Over time, you get better at the process of measuring and comparing, and the drawing goes faster and with more accuracy.  It's an incredibly useful skill when painting landscapes—or anything, really.

In my recent life drawing session, I caught my model chuckling. When I asked why, she said I'd been sketching with one eye closed.  That was interesting, because I hadn't been aware of it.  It's something I do habitually even when painting the landscape, and I've never thought anything of it.  Working with one eye closed, monocularly rather than binocularly, I am seeing and drawing flat, abstract shapes. (It helps especially with foreshortened limbs.) But if I need to get a sense of depth, which I do later in the process, I can always open the closed eye.


Sunday, January 26, 2020

A Scotland Painting

Dreaming of Skye
36x36 Oil


In my last post, I spoke about winter painting—but winter is also a time to look forward to painting in warmer times. This winter, I'm looking forward to Scotland! Trina and I will be leading a painting retreat on the Isle of Skye in June. This will be my third trip to Scotland and Trina's second; and who knows, maybe we'll just end up buying that little crofter's house by the water. But in the meantime, I wanted to paint a picture of that house and the beautiful country around it.

For this painting, I decided to continue my experimentation with a limited palette of only secondary colors from Gamblin: permanent orange, dioxazine purple and phthalo green. (Read my previous blog post about my approach here.) I'm finding this palette extremely useful for painting the landscape. To start with, you find the secondary colors—orange, purple and green—more often in the natural world than you do the primaries. But what's more, when you mix these secondaries to create versions of the primaries, you end up with a variety of greys. These lend an even more natural feeling to the mixtures.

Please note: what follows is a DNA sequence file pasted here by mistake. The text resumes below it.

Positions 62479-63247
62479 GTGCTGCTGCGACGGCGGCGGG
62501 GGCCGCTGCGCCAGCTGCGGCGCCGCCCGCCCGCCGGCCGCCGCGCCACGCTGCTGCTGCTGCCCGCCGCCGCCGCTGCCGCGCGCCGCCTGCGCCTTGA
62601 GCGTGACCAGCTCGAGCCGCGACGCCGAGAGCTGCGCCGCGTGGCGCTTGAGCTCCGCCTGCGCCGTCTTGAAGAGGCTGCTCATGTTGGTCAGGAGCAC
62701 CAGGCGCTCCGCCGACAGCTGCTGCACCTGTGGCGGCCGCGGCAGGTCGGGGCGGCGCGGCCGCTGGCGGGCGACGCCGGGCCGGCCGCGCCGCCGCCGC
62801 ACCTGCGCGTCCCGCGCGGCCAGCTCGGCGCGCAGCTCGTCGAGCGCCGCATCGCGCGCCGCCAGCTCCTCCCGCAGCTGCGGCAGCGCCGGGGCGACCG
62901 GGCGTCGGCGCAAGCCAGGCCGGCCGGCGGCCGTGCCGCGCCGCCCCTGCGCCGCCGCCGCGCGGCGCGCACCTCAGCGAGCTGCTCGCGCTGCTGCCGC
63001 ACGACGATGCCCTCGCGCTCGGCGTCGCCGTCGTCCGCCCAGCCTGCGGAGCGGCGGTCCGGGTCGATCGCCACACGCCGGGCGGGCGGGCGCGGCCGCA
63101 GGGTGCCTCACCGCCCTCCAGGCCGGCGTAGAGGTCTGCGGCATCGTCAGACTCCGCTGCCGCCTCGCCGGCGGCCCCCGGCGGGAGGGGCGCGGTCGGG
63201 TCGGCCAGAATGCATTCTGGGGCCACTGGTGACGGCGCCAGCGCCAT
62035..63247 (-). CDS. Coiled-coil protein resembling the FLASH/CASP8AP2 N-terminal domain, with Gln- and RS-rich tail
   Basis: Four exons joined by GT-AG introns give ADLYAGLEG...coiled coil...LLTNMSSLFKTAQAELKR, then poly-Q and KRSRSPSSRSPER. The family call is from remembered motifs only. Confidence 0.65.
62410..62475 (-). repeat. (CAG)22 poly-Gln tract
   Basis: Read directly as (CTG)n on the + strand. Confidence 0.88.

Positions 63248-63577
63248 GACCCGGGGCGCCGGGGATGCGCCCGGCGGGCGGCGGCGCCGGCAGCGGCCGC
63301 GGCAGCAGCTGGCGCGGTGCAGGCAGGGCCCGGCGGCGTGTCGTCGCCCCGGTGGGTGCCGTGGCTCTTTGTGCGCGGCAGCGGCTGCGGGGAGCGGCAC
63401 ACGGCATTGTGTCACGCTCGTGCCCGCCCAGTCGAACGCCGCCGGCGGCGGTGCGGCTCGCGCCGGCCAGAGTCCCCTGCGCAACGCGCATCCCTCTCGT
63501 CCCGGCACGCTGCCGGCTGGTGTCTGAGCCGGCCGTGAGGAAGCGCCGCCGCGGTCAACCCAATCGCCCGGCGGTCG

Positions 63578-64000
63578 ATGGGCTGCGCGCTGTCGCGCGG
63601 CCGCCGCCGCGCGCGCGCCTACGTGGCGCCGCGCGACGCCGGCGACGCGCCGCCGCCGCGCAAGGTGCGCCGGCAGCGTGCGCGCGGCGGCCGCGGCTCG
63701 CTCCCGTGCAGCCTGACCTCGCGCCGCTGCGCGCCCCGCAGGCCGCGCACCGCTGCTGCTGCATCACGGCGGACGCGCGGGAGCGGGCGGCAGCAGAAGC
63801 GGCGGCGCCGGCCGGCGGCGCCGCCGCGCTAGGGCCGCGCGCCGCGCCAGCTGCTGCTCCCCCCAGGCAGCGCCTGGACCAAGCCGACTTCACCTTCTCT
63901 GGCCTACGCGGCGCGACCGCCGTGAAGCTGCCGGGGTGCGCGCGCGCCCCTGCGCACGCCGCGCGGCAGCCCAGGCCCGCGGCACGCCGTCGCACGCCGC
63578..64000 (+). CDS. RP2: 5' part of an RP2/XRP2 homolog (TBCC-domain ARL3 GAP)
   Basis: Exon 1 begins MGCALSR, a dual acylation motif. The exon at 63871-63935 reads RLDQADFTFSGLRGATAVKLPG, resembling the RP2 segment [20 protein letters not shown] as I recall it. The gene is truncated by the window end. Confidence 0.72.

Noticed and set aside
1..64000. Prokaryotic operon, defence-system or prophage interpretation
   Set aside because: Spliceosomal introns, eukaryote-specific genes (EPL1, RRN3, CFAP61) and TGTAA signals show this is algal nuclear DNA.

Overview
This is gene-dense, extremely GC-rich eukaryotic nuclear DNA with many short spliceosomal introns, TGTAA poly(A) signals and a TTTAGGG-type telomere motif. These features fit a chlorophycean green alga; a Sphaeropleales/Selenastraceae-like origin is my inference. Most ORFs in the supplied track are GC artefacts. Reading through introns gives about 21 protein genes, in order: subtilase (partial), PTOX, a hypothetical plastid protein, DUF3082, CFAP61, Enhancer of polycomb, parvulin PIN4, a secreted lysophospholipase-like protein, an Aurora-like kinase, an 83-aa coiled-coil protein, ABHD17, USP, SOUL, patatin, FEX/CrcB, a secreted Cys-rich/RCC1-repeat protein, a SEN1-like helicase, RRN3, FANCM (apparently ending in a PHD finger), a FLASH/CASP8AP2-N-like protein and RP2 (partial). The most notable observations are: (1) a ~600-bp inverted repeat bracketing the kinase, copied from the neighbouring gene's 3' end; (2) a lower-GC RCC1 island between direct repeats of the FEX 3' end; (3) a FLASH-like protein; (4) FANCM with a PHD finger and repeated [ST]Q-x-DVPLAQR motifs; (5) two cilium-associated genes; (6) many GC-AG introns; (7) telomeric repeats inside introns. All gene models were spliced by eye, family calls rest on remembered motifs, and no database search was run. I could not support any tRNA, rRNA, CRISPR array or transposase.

In this painting, I also used a substantial amount of the three Portland Greys from Gamblin, rather than white. Although Scotland can have some very vivid colors—think "green"—the weather, more often than not, tends to greys and more muted colors. What little white (titanium-zinc) I did use I saved for the reflective highlights on water and a little in the distant sky near the horizon.

To start, I took at 36x36 gallery-wrapped canvas and applied a wash of permanent orange. Once this was dry, I gridded it with twine to help transfer a design sketch with a small brush. (See my previous post on thathere.) I followed this with a bigger brush for the block-in of approximate colors. Then I moved to a knife.

From this point on, I used two painting knives exclusively, no brushes. These were a 3-inch knife and a 1-inch knife. Using a big knife for large areas made the application of paint go much faster than with a brush; the small knife I used for small shapes, details and lines.

By the way, I based this painting on my gouache sketchbook from my last trip to Scotland, as well as a few photos. Here's the gouache study.  You'll note that the point of view in the finished painting is a bit different; I used a photo to help establish point of view.

5x8 gouache sketch